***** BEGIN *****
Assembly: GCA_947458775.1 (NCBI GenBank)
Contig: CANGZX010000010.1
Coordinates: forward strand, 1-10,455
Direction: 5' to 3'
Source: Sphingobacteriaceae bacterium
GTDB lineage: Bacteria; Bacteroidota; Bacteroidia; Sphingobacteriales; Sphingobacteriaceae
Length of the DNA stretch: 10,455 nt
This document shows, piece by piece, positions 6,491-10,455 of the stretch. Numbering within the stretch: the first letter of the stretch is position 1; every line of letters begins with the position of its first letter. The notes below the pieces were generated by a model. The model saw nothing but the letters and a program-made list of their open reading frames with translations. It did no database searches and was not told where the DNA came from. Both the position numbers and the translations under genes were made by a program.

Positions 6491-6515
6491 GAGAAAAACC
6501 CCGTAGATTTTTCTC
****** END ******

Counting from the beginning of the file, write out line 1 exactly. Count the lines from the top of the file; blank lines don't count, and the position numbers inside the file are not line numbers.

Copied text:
Assembly: GCA_947458775.1 (NCBI GenBank)